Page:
Chestnut and Corner Kitchen, partner with many local farmers and vendors. Featuring local products like, jams, honey, mustard, gluten free desserts, meats, microgreens, milk, cream, cheeses, eggs, hot sauces and so much more is incredibly important to us. Why? Because it stimulates our local economy and it tastes GREAT!
This month we are showcasing Imladris Farm.
A message from the Owner, Walter Harrill!
1. Give us the “origin story” for your operation
My paternal grandfather planted the first u-pick blueberry orchard in WNC back in the fifties. While I grew up a suburbs kid in South Asheville, I spent many summer days both at the blueberry orchard (picking and selling berries was my first job) and at my maternal grandparents farm six miles away. That all essentially ended when I left for school, supposedly destined for a career in medical laboratories.
When I returned to Asheville years later as a successful medical technologist, my grandfather was in his eighties, and reaching a point where he couldn’t keep up with all of the orchard chores. I offered to help him out on my days off (I was working nights), but insisted that, while he could keep the money, we weren’t working that hard for the $.90/lb he’d been charging for decades. As an alternative market, I started taking berries to the new Fairview Tailgate Market, where I met Jamie and Amy Ager of Hickory Nut Gap Farm and Annie Louise and Isaiah Perkinson of Flying Cloud Farm. After just a few weeks of great sales there, I realized that we were going to run out of berry season long before the market season was over, and Wendy recognized the value of jams/preserves to fill that void.
2. What is your list of products (within reason…)
Products: 6 preserves available year round (Blueberry, Raspberry, Blackberry, Berry Best Jams, Apple Butter, Smoked Ketchup). At any given time, another seasonal flavor, apt to change every few weeks/couple of months. A line of sustainably grown, coppiced forest products (primarily locust staves) for local rustic furniture makers. And ongoing relationships with local chefs where we produce their product under their label, everything from hot sauce to elderberry syrup.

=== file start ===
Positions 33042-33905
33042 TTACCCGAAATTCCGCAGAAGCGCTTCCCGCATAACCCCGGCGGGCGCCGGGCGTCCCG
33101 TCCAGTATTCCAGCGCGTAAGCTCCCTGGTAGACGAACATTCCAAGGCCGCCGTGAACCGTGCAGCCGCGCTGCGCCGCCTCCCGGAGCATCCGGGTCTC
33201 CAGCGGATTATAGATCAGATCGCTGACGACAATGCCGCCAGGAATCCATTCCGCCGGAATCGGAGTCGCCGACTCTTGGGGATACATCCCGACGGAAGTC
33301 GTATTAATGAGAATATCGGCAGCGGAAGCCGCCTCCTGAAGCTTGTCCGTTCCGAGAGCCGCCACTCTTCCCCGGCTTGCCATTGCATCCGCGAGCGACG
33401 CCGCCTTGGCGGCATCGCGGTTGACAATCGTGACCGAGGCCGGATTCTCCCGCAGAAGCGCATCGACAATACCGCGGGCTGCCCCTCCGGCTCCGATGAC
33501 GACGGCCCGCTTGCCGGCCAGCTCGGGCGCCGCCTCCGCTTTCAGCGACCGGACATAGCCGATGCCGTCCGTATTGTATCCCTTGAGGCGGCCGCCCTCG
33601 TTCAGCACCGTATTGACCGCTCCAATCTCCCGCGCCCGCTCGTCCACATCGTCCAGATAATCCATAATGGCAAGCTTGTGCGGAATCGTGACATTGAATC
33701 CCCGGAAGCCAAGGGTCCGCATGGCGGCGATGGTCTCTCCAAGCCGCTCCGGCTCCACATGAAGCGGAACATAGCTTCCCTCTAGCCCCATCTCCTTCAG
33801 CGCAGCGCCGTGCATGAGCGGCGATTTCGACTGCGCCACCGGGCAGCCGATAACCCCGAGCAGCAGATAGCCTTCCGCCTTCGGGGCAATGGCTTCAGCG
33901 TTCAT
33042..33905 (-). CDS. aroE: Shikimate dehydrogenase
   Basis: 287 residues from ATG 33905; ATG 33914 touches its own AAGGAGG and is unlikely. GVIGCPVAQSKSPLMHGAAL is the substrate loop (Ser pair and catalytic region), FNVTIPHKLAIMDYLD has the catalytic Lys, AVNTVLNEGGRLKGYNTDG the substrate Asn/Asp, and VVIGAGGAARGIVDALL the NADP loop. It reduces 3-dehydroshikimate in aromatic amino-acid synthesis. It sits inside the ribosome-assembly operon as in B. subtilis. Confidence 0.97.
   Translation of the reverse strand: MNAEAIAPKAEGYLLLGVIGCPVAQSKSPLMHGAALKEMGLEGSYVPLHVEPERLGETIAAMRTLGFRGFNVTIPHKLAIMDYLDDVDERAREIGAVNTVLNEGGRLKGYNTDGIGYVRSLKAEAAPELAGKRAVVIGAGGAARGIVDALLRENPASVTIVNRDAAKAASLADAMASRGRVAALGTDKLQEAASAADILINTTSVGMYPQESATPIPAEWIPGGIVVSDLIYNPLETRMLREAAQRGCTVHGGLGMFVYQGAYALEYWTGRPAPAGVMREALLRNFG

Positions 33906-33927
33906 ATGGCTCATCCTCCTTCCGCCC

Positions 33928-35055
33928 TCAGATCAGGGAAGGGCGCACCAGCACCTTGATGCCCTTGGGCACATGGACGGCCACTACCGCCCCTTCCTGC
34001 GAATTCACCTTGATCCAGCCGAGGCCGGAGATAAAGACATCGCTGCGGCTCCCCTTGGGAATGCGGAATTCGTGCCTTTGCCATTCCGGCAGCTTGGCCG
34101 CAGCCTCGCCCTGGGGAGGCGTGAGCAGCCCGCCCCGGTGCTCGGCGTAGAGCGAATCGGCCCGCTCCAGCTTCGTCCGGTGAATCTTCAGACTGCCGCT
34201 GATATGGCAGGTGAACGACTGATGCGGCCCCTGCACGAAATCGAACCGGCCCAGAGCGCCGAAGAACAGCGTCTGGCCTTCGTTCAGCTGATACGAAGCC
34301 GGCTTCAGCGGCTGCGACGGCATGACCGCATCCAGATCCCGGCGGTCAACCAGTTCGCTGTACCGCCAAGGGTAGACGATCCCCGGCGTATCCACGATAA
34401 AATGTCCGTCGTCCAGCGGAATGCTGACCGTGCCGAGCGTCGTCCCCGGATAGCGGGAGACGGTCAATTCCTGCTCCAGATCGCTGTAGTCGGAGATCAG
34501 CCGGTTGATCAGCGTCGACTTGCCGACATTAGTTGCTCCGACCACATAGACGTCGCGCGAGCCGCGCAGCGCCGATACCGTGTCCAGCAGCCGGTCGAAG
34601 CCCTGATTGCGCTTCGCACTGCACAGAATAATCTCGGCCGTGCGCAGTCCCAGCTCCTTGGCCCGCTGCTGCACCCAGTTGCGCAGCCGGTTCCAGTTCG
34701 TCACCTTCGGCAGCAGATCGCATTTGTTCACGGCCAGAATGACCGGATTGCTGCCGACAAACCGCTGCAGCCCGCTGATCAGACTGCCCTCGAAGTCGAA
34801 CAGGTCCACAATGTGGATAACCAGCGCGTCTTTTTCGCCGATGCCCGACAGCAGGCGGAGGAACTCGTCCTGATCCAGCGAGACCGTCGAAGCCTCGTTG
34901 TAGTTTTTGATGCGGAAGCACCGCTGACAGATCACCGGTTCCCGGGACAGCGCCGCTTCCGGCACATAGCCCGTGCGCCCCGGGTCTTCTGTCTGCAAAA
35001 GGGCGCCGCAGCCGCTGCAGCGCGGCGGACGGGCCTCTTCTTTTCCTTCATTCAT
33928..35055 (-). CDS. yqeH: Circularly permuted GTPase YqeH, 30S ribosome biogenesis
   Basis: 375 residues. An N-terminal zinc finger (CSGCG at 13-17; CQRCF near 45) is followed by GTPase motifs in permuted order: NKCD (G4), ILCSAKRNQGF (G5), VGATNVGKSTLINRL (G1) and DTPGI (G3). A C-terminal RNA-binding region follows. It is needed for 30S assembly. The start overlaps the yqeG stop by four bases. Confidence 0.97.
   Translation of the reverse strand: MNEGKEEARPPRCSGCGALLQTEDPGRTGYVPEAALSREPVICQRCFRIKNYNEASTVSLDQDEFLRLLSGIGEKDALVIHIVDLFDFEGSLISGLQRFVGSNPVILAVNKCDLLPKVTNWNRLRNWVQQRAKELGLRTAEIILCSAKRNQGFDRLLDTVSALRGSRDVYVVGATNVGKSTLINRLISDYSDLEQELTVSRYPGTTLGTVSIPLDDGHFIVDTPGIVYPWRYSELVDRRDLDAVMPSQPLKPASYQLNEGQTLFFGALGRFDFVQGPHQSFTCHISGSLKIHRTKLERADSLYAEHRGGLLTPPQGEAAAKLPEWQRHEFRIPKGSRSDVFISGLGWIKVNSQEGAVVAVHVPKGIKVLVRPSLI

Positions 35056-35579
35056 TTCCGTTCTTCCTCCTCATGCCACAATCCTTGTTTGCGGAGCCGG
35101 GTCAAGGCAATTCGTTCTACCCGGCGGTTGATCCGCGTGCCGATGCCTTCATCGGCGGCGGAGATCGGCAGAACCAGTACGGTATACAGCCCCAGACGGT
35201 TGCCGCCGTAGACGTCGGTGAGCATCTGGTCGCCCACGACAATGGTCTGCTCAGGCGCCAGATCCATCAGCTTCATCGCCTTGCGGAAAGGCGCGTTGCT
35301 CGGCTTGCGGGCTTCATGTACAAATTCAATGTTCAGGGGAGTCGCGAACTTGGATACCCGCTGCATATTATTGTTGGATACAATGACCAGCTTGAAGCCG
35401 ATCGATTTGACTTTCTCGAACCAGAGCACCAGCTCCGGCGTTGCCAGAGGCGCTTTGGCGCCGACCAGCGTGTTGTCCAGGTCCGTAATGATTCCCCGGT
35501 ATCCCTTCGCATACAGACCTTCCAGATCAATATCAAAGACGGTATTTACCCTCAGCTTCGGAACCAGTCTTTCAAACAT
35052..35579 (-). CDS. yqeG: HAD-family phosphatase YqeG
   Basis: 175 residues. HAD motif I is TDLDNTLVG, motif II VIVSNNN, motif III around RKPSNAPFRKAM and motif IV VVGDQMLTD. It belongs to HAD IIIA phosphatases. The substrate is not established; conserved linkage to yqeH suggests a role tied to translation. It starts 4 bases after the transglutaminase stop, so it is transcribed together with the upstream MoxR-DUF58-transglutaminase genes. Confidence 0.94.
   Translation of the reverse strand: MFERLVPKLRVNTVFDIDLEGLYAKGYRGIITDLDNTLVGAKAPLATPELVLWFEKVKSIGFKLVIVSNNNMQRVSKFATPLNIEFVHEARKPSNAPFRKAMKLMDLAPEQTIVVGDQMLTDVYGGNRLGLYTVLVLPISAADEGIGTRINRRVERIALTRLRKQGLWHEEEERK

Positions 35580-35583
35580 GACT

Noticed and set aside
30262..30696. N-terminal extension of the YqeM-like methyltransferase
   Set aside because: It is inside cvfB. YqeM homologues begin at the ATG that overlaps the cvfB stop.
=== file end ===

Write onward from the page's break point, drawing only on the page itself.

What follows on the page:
3. Where is your distribution range? Asheville? Regional?
Distribution range is regional for restaurants, grocery stores, and gift shops. National via internet sales for retail.
4. Who are the important people in your organization and any anecdotes about them?
My crew are the backbone of this operation. This isn’t a “one idea guy drives it all” business – the value of the business is in the day to day hard work that happens over and over again, throughout the year. From delivery personnel to jam makers to farm hands, the expectation/prerequisites here are that you be able to think on your feet, make hard decisions and stand by them, and know when you’re over your head and need to call for help. I’ve been exceptionally fortunate over the years to find great folks that thrive in this environment, and my business truly relies on them every day.
6. What’s next for you and your company?
What’s next? Who knows? After 17 years, the only thing I think I’ve learned is that what worked last year won’t necessarily work this year. We’re working on adding an AirBnB cabin at the blueberry orchard, a place of solitude, nature, and peace. We’re adding new co-pack clients regularly, as well as expanding markets for our own label.